Termination petition denied, despite fact claimant deported as illegal alien. No medical evidence shows disability ceased. Arguments claimant procured employment by fraud or forfeited right to compensation by not submitting to medical exam rejected.
This case involved a termination petition filed by the employer seeking to terminate the claimant's total disability benefits on the basis that the claimant had obtained his employment by way of a fraud and/or had forfeited his benefits by refusing to submit to a medical exam. The facts show that the claimant had initially worked for the employer as an independent contractor and later became employed in its business of doing mortgage field work. The claimant sustained a compensable work injury to his back on January 20, 2011, when he slipped and fell down a set of steps. The only medical evidence was from the claimant's physician, indicating the low back injury resulted in ongoing total disability. By the time of the hearing, the claimant had been deported to Honduras and testified by way of video conference at the Board hearing. The evidence produced before the Board showed that the claimant had obtained his employment by providing the employer with a false resident alien identification number and a false Social Security number.
The employer made several arguments in support of its request for a termination. The employer contended that under the Immigration Reform Control Act (IRCA) of 1986, the employment of illegal aliens was unlawful and that, since the claimant was an illegal alien, his contract of employment was void and unenforceable. The Board noted that § 2304 of the Act provides that there were two ways by which a person could be found to be an employee: one being a contract of hire and the other being performing services for a valuable consideration. The Board reasoned that in this case it was not disputed that the claimant had performed services for a valuable consideration and that he, therefore, fit the statutory definition of employee. The Board concluded that the Act does not expressly prohibit the receipt of benefits to an employee merely because he is an illegal alien. The Board also noted that the IRCA does not expressly pre-empt the award of workers' compensation benefits.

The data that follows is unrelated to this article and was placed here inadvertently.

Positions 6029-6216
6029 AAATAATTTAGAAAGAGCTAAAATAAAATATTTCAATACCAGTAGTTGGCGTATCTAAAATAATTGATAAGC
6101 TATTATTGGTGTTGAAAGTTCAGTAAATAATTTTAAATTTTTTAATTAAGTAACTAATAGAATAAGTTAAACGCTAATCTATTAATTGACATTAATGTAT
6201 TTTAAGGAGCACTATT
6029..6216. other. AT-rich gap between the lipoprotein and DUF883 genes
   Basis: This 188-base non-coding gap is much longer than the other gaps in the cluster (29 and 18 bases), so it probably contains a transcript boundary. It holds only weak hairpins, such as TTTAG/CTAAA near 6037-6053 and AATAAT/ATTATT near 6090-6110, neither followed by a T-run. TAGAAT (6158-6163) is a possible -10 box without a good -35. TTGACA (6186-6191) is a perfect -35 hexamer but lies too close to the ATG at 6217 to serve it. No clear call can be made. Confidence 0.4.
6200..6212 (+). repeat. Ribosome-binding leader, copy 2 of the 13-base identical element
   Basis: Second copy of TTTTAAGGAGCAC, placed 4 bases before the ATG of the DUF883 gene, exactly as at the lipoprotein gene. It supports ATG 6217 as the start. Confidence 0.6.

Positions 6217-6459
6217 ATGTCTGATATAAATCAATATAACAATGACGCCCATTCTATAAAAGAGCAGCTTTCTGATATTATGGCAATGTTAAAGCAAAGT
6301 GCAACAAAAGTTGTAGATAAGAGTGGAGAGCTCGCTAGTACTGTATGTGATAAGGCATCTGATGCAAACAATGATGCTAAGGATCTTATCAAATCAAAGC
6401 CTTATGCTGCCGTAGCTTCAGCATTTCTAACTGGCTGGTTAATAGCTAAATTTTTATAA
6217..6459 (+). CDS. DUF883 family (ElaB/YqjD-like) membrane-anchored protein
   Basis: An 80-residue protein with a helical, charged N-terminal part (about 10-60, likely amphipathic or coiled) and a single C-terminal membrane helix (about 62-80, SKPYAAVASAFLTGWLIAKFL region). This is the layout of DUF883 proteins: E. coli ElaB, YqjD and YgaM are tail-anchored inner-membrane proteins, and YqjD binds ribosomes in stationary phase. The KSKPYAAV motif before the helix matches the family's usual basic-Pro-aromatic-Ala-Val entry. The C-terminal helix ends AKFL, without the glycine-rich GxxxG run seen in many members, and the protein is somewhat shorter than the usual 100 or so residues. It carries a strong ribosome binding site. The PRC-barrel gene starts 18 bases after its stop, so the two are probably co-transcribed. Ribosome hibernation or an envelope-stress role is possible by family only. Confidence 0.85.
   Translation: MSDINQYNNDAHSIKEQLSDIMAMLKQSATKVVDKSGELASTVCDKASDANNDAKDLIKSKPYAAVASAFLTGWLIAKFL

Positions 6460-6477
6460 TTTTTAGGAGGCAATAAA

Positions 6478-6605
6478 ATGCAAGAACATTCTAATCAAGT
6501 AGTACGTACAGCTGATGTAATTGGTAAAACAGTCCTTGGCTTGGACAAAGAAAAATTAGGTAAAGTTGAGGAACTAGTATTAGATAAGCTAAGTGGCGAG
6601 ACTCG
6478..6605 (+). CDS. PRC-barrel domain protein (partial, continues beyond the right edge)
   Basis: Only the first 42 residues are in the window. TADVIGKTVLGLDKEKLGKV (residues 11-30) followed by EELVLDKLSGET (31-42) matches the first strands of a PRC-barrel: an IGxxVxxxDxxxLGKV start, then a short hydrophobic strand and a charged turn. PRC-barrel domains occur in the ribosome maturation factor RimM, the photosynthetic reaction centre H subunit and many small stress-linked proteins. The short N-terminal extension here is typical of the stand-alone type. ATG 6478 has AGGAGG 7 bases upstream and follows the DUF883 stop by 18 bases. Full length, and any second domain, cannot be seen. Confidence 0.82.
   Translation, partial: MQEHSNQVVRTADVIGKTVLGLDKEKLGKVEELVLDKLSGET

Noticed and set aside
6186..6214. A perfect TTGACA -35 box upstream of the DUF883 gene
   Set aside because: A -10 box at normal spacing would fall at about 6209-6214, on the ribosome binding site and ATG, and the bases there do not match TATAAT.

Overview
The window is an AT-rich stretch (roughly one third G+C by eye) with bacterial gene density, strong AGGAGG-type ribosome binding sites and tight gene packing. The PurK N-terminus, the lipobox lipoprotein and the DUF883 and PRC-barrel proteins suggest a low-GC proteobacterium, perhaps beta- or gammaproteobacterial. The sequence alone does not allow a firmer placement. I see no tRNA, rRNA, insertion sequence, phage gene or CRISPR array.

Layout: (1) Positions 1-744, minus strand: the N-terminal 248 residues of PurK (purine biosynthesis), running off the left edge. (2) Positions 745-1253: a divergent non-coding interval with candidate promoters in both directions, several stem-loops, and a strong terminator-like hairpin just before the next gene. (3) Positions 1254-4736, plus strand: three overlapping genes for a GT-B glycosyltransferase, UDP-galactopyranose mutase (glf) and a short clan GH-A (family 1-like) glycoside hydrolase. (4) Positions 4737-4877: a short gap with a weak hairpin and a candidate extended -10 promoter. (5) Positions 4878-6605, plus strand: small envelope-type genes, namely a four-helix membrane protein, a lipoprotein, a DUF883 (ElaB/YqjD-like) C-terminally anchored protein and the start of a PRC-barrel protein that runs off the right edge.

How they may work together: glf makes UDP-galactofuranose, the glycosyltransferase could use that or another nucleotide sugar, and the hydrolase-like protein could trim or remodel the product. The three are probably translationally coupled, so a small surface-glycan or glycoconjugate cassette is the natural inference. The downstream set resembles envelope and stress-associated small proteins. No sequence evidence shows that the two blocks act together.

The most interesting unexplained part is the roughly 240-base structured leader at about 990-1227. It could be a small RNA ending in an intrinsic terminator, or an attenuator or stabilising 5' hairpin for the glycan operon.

The employer next argued that the claimant forfeited his right to benefits since, having been deported to Honduras, he could not submit to a defense medical exam at reasonable times and places as required by the Act. The Board rejected that argument, finding that it was not, in fact, reasonable to have this particular claimant evaluated in Delaware since he had been deported. In addition, the Board refused to equate the claimant's deportation to a "refusal" to be examined since, it pointed out, there were physicians in Honduras who could do such an exam and the claimant was, in fact, treating with a physician there.
The employer's final argument was that the claimant forfeited his right to compensation under the statute which provides that being incarcerated after an adjudication of guilt bars the right to compensation benefits. The Board rejected that argument on the basis that, even if the deportation were equated to an adjudication of guilt, the statute also required incarceration. The claimant was living in Honduras, but the Board noted that he was not actually incarcerated. The Board's decision was, therefore, that since there was no medical evidence that the claimant's total disability had ceased and the employer's arguments for denying benefits on either a forfeiture or suspension basis were rejected, the termination petition was denied.
Case Law Alert - 3rd Qtr 2012